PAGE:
Recent years, however, have seen a subtle but significant shift in the way the law sees religious liberty. The growth in the activities of state and federal government in areas of public life formerly covered by private institutions has dramatically increased the conflicts between religious institutions providing services that the government seeks to regulate and control. The “wall” is now seen to encompass more territory, and in areas where both the state and religion operate, religion must yield and be pushed further away from public life.
Instead of merely monitoring the wall, therefore, now courts are ruling whether to trump religious liberty with other values states might deem important. A recent run of cases illustrates a worrying trend among state and federal courts that prejudice the rights of religious persons and institutions in the name of other values that the state wishes to promote. For example, courts in California and New York have forced Catholic hospitals to provide contraceptive coverage as part of their health care plan, finding that the state’s visions of “equality” can force institutions to act in ways contrary to their religious charters. These laws were upheld despite pretty clear evidence that they were passed explicitly to target Catholic institutions. More recently, a federal court in Massachusetts rejected claims by parents who objected to the presentation of homosexuality to their public grade-school children. The court opined that the First Amendment fosters a contentless “mutual respect” rather than protecting the ability of people to believe what they consider to be true. And again in Massachusetts, the state basically closed down Catholic adoption agencies because the state government would have forced them to place children with same-sex couples.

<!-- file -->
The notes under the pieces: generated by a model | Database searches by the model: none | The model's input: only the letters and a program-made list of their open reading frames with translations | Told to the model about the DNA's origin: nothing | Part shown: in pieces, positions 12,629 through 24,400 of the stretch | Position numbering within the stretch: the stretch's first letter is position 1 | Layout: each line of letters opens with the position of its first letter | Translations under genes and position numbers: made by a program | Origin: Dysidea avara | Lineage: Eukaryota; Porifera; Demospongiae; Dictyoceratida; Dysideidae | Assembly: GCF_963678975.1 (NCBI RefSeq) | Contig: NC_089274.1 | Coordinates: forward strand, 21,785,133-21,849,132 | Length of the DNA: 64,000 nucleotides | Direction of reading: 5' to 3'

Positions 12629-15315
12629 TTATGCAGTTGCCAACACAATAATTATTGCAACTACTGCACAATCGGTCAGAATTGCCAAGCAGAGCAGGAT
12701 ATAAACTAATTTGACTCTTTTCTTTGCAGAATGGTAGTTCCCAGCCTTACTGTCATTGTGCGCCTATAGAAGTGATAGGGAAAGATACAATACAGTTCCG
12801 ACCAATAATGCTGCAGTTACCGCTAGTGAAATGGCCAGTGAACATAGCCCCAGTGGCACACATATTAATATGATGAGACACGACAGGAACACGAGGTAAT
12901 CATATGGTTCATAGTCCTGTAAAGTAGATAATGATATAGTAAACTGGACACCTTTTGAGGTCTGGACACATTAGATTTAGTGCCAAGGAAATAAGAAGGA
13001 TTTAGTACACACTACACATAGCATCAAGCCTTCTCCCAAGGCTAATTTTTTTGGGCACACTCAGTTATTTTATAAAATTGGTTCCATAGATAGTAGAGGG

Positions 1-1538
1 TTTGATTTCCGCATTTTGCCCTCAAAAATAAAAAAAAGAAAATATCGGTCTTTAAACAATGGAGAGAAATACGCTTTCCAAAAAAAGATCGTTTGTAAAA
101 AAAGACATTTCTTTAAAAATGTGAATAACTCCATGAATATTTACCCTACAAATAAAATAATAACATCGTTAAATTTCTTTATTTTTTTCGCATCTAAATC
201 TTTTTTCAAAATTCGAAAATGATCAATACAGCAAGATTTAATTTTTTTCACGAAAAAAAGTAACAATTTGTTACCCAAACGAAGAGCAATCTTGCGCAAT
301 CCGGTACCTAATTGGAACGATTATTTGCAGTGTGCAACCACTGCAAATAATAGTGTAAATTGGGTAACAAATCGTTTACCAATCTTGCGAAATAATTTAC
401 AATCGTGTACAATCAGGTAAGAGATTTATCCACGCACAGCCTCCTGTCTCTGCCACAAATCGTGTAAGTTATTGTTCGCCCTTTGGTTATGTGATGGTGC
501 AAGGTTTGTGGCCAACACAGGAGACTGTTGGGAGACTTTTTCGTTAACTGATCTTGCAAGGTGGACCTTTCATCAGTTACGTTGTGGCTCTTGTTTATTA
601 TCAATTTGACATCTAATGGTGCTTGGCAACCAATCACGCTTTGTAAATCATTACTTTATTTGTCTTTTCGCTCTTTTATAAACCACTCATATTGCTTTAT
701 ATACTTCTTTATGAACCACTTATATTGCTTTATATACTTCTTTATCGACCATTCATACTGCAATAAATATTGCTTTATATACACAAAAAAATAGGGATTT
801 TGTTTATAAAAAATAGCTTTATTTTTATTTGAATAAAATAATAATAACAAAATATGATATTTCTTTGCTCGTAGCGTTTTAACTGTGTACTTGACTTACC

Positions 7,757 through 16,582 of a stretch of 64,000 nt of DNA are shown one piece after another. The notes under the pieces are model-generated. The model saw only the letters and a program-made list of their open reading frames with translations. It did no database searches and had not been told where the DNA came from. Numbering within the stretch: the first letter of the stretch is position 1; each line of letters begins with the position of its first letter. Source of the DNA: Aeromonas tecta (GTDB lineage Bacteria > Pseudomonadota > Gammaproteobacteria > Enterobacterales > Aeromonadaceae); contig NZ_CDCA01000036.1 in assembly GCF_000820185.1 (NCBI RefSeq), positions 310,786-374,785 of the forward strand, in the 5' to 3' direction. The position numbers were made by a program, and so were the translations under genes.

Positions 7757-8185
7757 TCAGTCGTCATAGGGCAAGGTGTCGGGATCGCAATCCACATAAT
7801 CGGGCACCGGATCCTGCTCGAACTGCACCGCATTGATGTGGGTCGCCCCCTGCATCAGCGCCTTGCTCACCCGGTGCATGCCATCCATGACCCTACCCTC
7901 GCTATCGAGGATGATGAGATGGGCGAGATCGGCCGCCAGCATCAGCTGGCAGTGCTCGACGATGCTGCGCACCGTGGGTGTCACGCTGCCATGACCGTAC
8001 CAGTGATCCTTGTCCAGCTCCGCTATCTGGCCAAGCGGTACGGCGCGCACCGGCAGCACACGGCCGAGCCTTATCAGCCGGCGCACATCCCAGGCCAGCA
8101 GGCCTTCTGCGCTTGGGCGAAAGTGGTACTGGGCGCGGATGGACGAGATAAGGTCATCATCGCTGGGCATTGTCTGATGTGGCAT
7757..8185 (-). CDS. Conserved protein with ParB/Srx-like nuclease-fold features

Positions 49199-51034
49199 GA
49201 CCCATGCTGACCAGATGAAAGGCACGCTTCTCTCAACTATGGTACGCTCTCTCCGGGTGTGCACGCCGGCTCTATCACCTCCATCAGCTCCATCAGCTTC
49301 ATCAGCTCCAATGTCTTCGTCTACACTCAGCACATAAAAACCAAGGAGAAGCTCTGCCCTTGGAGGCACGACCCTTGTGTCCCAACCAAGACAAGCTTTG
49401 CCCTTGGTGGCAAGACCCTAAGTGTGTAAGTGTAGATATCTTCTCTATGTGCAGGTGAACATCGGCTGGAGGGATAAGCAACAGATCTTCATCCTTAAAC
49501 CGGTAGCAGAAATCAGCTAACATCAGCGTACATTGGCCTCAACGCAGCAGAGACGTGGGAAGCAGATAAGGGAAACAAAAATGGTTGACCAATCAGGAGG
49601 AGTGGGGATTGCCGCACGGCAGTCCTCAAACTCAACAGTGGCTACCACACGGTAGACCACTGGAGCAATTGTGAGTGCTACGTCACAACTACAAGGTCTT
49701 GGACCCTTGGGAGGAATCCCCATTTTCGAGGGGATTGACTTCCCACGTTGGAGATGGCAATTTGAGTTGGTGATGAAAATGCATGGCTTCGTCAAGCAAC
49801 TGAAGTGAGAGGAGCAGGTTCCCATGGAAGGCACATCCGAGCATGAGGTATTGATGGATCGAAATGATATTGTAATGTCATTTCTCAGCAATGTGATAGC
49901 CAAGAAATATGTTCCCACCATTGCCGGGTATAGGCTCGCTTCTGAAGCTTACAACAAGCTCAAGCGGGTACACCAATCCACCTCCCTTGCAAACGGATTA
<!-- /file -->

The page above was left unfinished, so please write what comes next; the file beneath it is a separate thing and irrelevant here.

The “new orthodoxy” treats religion as a somewhat suspicious ground for action, and one that deserves no special consideration under our constitutional system. Now the law requires religious institutions to bow to the will of the state, in the name of whatever principle the legislature may find paramount at the moment: equality, “death with dignity,” funded access to contraceptives, and so on.
The shift should be of special concern to Catholics. For ecclesial and historical reasons, the Church in America has developed a strong and extensive network of hospitals, schools, and institutions such as Catholic Charities. Moreover, the Catholic understanding of the person requires men and women of faith to act in accordance with Church teaching; Catholicism is meant to be in the world, even if not of it. These laws — sometimes quite explicitly — strike directly at Catholic self-understanding, in favor of a desiccated view of religion that is completely private and which cannot be acted upon without the permission of the state.
There is no constitutional principle here, just the will to power and elite antipathy toward religious belief. This secularist vision is at odds with our constitutional history, which understood that religious belief was essential to a free republic. Recognizing the danger this vision poses before it is too late will be the challenge for those supporting religious liberty in the coming years.


Gerald J. Russello is a Fellow of the Chesterton Institute at Seton Hall University and editor of The University Bookman. He is also the editor of the 2013 edition of Christopher Dawson’s Religion and Culture from Catholic University of America Press.